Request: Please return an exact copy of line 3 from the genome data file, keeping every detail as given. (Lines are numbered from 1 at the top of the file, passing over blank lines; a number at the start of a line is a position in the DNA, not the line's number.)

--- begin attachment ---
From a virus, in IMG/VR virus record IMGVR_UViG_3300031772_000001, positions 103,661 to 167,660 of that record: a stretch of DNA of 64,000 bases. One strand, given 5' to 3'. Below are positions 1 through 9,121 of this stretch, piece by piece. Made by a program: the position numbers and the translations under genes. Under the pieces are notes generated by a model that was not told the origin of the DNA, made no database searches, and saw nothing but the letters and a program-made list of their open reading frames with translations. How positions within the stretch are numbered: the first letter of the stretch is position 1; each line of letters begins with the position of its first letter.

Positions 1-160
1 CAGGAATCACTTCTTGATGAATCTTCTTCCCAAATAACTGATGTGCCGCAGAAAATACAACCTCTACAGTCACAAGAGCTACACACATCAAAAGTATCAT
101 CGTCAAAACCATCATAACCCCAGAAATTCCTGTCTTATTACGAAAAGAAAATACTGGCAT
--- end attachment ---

1 CAGGAATCACTTCTTGATGAATCTTCTTCCCAAATAACTGATGTGCCGCAGAAAATACAACCTCTACAGTCACAAGAGCTACACACATCAAAAGTATCAT